Census suspended due to border disputes

The national census has been suspended in a part of Palorinya sub-county where county leaders Obongi and Moyo claim ownership.

The disputed area is partly occupied by refugees from South Sudan living in the Palorinya refugee settlement.

Mr Faruk Edema, one of the enumerators in Obongi District, said two districts deployed separate counting teams, which caused tension and confusion.

“We (counters) were arrested and taken to Ramogi sub-district headquarters for detention by civilians. My body hurts from the beating. And now I fear for my life because the exercise is not safe,” he said.

One of the locals, who did not want to give his name for fear of reprisals, said: “We don’t know if we will be counted.” This confusion created by politicians with their selfish interests will cause us to miss services. We are not sure whether we are counted as Obongi or Moyo district.”

The Obongi Resident District Commissioner, Mr Samuel Mpimbaza Hashaka, said the affected villages include Kochi Boma and Mureria.

“Weapons came out. Agitated people exchanged blows and others threatened to lynch Obongi census officials. That’s why we had to stop the activity,” he said.

Land and border conflicts have also hampered the ongoing exercise in other parts of West Nile, among other things.

Areas of conflict include Apaa land, where Adjumani and Amuru districts face off; Waka and Kali, the areas bordering Yumbe and Obongi; and areas of Ocea Municipality in Rigbo Sub-county where Madi-Okollo is contesting against Terego County.

Also affected are some villages in Kerwa sub-county in Yumbe district on the border between Uganda and South Sudan, which are claimed by people on both sides of the border.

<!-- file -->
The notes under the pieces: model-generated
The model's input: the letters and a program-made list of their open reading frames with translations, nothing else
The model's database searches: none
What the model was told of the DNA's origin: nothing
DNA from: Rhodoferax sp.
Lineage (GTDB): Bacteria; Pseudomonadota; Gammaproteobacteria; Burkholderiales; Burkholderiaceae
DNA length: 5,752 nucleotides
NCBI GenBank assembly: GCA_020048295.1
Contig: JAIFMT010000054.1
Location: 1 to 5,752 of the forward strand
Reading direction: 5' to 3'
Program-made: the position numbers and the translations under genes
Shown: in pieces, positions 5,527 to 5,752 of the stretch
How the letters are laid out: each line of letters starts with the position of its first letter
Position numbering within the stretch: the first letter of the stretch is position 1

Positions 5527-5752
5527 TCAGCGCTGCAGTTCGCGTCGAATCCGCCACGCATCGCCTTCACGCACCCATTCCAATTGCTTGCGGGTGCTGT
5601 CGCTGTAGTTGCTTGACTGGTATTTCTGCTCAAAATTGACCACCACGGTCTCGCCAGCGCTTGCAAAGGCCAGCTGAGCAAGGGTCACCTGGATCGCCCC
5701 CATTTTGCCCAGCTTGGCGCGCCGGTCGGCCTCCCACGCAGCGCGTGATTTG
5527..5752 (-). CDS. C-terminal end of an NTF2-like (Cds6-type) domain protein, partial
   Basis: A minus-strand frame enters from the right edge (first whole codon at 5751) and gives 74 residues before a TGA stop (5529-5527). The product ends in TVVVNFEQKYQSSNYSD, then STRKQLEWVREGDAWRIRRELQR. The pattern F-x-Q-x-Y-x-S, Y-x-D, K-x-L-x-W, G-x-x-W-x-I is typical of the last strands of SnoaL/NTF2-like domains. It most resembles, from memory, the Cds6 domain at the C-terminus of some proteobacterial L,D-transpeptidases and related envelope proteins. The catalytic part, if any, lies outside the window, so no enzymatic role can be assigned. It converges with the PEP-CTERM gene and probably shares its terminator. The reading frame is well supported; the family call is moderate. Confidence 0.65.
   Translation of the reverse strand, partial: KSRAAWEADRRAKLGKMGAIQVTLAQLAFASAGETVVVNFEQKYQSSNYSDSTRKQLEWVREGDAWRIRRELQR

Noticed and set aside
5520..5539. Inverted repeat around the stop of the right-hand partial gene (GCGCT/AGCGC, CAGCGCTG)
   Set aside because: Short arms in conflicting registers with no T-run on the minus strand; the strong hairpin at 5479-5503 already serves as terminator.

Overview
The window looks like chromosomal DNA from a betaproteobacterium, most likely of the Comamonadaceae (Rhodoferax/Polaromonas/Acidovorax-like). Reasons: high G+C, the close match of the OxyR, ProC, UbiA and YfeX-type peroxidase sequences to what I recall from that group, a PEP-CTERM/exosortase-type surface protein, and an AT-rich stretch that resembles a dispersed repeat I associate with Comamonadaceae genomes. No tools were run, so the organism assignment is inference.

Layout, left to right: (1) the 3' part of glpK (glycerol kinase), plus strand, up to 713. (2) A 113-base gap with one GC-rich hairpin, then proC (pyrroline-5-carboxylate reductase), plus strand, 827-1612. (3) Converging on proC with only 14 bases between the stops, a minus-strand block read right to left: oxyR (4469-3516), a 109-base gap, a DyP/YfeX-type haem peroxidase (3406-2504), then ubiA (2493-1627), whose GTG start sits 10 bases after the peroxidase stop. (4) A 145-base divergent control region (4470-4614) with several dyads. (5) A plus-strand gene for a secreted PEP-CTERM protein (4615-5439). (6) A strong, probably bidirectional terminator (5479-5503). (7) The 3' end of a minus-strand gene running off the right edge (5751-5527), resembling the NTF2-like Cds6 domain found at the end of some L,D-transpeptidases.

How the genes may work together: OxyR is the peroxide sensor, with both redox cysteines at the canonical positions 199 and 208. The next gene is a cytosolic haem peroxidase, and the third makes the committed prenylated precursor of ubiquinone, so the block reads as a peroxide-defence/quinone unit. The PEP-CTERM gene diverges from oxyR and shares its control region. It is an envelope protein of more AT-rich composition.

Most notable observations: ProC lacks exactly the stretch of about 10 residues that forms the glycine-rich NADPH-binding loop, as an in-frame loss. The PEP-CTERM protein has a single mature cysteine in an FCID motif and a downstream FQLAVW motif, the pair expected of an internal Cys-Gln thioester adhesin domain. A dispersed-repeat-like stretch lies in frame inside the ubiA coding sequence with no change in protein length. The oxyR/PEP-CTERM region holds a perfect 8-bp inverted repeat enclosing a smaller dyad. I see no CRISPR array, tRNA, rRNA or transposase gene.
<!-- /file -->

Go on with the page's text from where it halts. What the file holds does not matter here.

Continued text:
The Chairman of Madi-Okollo District, Mr Ismail Drabe, said census officials deployed in some villages of Ocea Municipality were interrupted by Terego District officials who claimed that these areas belonged to them.

“The people of Terego felt that the places where we do the census belong to them. I don’t know why they stopped her. We are conducting census activities in the areas claimed by them and deploying security forces to guard the enumerators,” he said.

For his part, the MP for Terego East and State Minister for Urban Planning, Mr. Mario Obiga Kania, said: “People should be allowed to be counted in their villages even if there are conflicts in those areas.” We do not need bloodshed because of the census. It should be peaceful.”

The Chairman of Kerwa Sub-county in Yumbe, Mr. Moses Abajo, said five villages in the district have been claimed by people from South Sudan.

“Enumerators are expected to reach these disputed areas today (Sunday), but for now there has been calm at the border since the census began. Calm has continued since the army was deployed to the border due to ongoing tensions in the region. I expect there will be no confusion at the border during the census,” he said.

In Adjumani District, counting exercises in the contested Apaa area began successfully on the second day after they could not be started on the first day due to logistical problems.

District planner and census officer, Mr Fred Moini, said: “The enumerators only face linguistic challenges as this area is inhabited by different people who speak different languages.” We have spoken to the police and the Residents District Office Commissioner worked together to ensure that calm prevails in the area.”

The Chairman of Itirikwa Sub-county, Mr Jesus Iranya, said the exercise in Mungula township for the enumerators only posed transportation problems as the community was vast and the enumerators might not be able to traverse it easily.

Compiled by Felix Warom Okello, Robert Elema, Scovin Iceta, Taibot Marko and Clement Aluma